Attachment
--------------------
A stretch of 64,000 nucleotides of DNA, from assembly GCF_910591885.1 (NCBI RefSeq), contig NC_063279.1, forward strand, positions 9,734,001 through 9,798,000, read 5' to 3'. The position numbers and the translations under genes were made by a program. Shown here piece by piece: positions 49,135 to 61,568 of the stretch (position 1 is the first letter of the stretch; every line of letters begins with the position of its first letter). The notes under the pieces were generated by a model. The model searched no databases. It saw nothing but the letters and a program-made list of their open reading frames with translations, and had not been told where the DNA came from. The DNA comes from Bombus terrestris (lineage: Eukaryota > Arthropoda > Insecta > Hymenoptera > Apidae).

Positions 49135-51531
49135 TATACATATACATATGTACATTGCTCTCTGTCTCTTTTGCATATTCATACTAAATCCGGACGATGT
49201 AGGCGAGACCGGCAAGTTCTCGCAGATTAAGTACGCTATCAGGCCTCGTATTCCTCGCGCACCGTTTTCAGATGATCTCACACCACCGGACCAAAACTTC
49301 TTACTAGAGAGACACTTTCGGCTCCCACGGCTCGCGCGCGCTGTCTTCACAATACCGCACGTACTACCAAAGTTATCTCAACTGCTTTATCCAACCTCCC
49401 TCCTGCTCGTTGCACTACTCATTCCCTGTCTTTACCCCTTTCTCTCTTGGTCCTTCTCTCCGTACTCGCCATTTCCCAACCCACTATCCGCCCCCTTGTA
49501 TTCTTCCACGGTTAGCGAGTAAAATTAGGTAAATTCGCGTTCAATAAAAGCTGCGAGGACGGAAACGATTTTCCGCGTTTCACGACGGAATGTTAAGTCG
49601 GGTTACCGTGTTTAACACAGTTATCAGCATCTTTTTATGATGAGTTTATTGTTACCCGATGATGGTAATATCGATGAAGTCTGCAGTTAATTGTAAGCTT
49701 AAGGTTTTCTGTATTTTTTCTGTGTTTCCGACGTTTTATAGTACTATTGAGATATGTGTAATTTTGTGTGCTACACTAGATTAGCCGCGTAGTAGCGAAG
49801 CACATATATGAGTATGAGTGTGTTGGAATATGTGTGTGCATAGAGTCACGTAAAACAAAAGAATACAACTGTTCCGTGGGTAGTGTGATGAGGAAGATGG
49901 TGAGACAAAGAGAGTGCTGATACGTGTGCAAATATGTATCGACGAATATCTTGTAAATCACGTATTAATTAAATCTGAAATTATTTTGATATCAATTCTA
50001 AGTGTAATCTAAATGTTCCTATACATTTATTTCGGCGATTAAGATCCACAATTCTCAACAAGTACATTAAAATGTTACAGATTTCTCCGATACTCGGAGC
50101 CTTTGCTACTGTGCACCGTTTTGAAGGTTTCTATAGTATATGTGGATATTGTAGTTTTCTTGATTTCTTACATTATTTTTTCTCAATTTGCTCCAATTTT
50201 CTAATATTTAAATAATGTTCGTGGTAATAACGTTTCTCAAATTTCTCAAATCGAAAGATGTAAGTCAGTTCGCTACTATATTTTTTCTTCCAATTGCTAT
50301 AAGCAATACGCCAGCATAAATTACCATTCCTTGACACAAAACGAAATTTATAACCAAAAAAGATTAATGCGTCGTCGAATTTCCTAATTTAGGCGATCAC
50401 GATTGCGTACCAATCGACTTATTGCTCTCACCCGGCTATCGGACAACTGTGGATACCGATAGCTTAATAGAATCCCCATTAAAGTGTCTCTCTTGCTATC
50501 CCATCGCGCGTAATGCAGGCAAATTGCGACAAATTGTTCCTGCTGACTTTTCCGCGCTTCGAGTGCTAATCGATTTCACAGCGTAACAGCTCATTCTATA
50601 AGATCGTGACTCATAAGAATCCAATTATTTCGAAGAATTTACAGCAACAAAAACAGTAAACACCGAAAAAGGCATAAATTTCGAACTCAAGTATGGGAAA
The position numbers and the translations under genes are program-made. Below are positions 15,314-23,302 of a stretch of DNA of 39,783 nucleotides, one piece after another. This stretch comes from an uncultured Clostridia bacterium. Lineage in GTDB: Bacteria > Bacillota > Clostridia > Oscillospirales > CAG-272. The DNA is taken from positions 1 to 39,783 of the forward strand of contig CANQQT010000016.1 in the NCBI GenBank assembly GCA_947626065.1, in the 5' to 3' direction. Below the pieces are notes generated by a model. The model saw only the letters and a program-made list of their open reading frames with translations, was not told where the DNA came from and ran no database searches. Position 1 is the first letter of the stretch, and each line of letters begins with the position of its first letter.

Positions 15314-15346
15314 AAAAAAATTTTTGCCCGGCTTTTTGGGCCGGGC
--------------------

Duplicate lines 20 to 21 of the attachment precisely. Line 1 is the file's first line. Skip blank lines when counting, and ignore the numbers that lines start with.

Positions 15314-15346
15314 AAAAAAATTTTTGCCCGGCTTTTTGGGCCGGGC